Both informal and formal theories have their place in psychological research. Informal theories tend to be easier to create and to understand but less precise in their predictions, which can make them more difficult to test. They are especially appropriate, however, in the early stages of research when the phenomena of interest have not yet been described in detail. Formal theories tend to be more difficult to create and to understand—sometimes requiring a certain amount of mathematical or computer programming background—but they also tend to be more precise in their predictions and therefore easier to test. They are especially appropriate in the later stages of research when the phenomena of interest have been described in detail.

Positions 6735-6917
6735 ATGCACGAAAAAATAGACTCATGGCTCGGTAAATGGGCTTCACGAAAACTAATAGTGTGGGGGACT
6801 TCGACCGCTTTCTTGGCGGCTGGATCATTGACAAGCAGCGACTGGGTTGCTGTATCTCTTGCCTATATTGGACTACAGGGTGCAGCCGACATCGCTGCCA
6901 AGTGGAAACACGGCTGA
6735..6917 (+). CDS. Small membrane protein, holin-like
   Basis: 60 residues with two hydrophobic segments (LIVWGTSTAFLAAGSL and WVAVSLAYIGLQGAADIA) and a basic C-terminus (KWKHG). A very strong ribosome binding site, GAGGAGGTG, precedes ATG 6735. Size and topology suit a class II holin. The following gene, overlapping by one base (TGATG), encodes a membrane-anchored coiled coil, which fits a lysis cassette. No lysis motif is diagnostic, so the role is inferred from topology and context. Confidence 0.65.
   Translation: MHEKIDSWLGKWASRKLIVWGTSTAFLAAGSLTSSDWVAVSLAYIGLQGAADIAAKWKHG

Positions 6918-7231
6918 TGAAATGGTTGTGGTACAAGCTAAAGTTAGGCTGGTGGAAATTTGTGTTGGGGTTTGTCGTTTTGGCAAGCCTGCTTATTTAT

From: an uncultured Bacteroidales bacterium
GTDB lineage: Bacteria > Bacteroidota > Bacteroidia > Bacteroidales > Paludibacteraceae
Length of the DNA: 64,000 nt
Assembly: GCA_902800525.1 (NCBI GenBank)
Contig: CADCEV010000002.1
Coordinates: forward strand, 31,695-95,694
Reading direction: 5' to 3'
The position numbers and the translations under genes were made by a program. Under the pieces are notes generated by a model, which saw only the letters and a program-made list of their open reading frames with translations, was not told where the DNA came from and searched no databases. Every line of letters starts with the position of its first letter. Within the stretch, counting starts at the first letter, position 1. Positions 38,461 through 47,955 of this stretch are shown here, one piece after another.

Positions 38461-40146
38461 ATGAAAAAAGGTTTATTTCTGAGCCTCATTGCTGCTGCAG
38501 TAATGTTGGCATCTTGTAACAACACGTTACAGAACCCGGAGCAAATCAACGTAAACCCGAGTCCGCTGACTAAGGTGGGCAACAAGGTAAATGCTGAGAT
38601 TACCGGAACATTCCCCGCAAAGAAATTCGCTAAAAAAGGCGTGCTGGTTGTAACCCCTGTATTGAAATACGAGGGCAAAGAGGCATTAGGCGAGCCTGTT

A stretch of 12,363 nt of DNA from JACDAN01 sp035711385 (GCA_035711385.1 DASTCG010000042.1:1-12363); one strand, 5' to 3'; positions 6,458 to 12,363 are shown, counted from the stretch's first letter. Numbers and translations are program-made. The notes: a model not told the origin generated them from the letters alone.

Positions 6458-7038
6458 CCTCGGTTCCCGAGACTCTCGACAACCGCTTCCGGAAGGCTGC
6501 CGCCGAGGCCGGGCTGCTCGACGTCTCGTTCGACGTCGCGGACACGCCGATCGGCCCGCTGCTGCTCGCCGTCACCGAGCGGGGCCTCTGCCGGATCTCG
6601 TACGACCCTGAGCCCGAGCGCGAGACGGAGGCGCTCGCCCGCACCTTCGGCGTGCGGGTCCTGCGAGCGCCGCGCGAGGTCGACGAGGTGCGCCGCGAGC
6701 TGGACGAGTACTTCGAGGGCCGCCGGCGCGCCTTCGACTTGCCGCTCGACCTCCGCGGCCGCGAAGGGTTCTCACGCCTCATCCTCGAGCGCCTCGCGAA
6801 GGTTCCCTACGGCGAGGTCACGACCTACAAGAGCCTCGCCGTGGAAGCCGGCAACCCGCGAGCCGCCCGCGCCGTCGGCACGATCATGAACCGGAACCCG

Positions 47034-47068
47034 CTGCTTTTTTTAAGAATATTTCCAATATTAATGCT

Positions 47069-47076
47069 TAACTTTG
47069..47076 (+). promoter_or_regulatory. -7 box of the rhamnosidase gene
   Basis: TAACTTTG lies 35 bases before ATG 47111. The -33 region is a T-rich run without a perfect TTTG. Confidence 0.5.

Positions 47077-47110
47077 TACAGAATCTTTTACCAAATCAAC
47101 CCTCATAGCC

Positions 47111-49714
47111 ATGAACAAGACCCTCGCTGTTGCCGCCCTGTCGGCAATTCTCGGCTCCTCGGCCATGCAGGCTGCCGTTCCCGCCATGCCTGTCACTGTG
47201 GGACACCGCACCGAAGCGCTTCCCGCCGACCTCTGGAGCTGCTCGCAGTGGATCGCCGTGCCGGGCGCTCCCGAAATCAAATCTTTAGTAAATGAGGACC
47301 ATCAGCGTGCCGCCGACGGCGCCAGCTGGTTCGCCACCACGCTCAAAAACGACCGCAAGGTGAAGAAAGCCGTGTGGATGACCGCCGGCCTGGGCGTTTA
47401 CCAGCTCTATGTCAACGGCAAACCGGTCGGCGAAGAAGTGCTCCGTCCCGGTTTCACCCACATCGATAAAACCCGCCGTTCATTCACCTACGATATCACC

Theories in psychology also vary widely in their scope—the number and diversity of the phenomena they explain or interpret. Many early psychological theories were extremely broad in that they attempted to interpret essentially all human behaviour. Freud and his followers, for example, applied his theory not only to understanding psychological disorders but also to slips of the tongue and other everyday errors, dreaming, sexuality, art, politics, and even civilization itself (Fine, 1979).